Happy Friday readers! Society Diary hopes that you have a restored sense of national pride this week after four Premier League teams qualified for European finals, and in even more nail-biting action the Duchess of Sussex had us all on the edge of our seats when she gave birth to a human boy. It must be time to calm down after such excitement with a dose of charity satire.
You have got to be kidding!
Diary is always on the lookout for innovative and bizarre fundraising methods and is delighted to share the discovery that across the pond a charity is “encouraging people to prank friends by sending them a baby goat”.
Thank you The Irish News for bringing this to our attention, which Diary has of course investigated thoroughly.
It works like this: people make a donation of $50 to Wishing Star, and in return they can ask volunteers to deliver a baby goat to the office of a friend.
“We playfully threaten to leave the goat unless they donate money,” the website explains.
Not to butt any heads, but Diary has a few concerns about this new method. Firstly, all baby animals are cute and would inevitably prompt some high pitched squealing along the lines of “look at his cute little face, aren’t you so sweet, yes you are, I just want to take you home with me” – and before you know it not only have the recipients refused to make a donation, but they’ve started constructing a makeshift petting zoo in the middle of their office.
Secondly, while it is quite a cute idea for one charity, what happens if this method becomes widespread and expands from goats to other animals?
Imagine if every day fundraisers appeared at your office demanding money and annoying everyone by leaving a puppy/hamster/Shetland pony/snake/z-list celebrity. It would soon lead to complaints that charities were pestering… and we all know where that ends.
For this reason, Diary is demanding that the Fundraising Regulator, the Charity Commission and the gaggle of umbrella bodies immediately convene a conference on the topic of ‘fundraising with animals’ so that guidelines can be set and boundaries agreed. Maybe London Zoo could host it?
Thrown back in his face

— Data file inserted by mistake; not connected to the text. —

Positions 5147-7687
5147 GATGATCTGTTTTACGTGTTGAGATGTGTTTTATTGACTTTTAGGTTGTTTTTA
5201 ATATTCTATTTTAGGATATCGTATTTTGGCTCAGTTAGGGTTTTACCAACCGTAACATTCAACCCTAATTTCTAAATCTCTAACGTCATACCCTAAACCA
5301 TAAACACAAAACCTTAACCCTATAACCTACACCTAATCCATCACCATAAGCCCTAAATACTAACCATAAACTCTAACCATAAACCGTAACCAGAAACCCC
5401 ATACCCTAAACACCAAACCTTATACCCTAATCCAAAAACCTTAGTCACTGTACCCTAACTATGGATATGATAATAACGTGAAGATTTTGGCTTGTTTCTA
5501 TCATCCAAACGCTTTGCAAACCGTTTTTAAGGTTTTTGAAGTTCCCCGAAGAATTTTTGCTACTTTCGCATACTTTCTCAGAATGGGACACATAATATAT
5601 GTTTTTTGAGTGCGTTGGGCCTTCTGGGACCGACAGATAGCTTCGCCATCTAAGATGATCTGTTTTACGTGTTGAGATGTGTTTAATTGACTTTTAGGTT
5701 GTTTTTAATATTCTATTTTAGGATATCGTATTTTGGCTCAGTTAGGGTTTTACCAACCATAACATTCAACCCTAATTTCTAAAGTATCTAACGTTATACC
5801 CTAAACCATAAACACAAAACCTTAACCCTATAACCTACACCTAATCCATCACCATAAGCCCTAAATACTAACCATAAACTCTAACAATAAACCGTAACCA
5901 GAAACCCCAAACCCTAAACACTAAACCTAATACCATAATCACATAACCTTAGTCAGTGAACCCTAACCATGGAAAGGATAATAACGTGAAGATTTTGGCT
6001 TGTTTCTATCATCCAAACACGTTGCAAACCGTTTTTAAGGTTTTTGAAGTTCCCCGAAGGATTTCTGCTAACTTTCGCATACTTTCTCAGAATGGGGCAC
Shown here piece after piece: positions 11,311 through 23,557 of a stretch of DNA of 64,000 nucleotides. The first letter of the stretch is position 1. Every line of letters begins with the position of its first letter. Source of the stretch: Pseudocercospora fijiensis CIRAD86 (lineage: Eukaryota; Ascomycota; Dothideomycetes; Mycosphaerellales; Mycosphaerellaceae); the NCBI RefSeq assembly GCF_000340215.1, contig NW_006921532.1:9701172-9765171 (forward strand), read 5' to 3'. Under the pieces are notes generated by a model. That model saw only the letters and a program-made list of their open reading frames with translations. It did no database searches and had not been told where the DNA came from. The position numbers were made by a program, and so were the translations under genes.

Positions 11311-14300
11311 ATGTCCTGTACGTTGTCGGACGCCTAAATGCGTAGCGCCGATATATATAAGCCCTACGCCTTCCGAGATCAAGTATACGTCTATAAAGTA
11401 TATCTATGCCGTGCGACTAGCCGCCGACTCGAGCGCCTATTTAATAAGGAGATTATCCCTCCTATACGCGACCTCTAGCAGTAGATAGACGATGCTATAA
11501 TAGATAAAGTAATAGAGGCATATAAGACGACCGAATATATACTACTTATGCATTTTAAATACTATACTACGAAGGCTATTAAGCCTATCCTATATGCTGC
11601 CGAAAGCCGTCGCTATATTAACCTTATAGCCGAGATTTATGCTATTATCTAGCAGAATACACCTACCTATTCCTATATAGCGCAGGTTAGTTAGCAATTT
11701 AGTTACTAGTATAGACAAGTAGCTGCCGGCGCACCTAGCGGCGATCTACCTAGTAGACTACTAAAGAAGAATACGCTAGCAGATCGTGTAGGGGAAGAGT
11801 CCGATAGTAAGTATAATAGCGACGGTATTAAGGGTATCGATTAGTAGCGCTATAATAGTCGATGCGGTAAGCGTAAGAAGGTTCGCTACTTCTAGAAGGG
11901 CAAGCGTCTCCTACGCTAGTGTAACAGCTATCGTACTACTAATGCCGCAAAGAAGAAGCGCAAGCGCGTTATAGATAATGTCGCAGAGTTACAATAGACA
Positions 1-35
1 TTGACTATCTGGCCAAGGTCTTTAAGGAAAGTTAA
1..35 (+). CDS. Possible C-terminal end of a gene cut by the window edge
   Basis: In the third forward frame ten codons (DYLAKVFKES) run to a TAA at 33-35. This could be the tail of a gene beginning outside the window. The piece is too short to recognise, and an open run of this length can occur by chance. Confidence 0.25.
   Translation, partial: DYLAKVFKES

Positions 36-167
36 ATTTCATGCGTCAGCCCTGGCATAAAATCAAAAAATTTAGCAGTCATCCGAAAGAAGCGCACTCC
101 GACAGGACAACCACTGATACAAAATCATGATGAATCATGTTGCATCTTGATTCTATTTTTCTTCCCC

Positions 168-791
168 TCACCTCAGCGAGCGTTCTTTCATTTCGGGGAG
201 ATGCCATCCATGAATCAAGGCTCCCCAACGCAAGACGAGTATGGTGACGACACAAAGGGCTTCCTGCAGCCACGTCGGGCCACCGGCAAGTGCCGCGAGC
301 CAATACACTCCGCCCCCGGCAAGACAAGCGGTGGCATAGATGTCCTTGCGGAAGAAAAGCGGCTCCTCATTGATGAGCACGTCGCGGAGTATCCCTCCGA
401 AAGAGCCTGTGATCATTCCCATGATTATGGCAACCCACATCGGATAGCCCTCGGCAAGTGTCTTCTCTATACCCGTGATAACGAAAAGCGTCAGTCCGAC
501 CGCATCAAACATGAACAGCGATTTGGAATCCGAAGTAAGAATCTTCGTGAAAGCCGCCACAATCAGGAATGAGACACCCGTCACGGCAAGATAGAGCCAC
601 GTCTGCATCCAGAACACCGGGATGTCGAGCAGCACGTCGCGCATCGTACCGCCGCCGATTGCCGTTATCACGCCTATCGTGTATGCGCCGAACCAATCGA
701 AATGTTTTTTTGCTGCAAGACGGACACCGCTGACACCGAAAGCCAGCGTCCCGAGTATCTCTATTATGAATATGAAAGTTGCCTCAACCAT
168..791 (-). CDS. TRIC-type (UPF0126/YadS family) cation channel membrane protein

Fresh from being ruthlessly assaulted by a milkshake, the nation’s gammon-in-chief Tommy Robinson this week had a public display of generosity thrown back in his face by charities.
English Defence League founder Robinson had tried to boost his campaign to be elected as an independent MEP by pledging to donate his prospective £7,500 monthly salary to victims of grooming.
But this week, women’s abuse charities wrote a letter to say they were not fooled, calling it “an insult to survivors of abuse”.
Robinson reacted angrily to the letter, as he had done to the milkshake last week, saying “they are in no position to turn down money”.
Diary regrets to inform Robinson that it appears they are and they have.
Public hysteria boosts donations
It’s the story of the year so far – a woman has given birth to a baby.
The nation went into hysterics this week as publicly-funded celebs Meghan Markle and Prince Harry announced that their first child was born.
Megs and Hazza had asked the public to channel their hysteria into donating to charities Little Village, the Lunchbox Fund, Well Child, and Baby2Baby.
Diary is sure the charities would therefore be delighted at the amount of news coverage the birth has got so far.
With no pictures or even a name available for the first two days, newspapers still managed to generate hundreds of pages on the fact of the baby now-named Archie’s birth.
In fact, the slow release of basic details ensured that the general public had follow-up stories throughout the week.
There was even a scandal after broadcaster Danny Baker was fired for posting a racist photo on Twitter comparing Archie, the first mixed-race royal baby, to a chimpanzee.
Diary is sad that in four days, Archie Mountbatten-Windsor has made more of an impact on the world that it will in a lifetime.
But Diary is happy for many more column inches to be dedicated to the royal baby over the coming weeks so long as it results in more donations for the charities.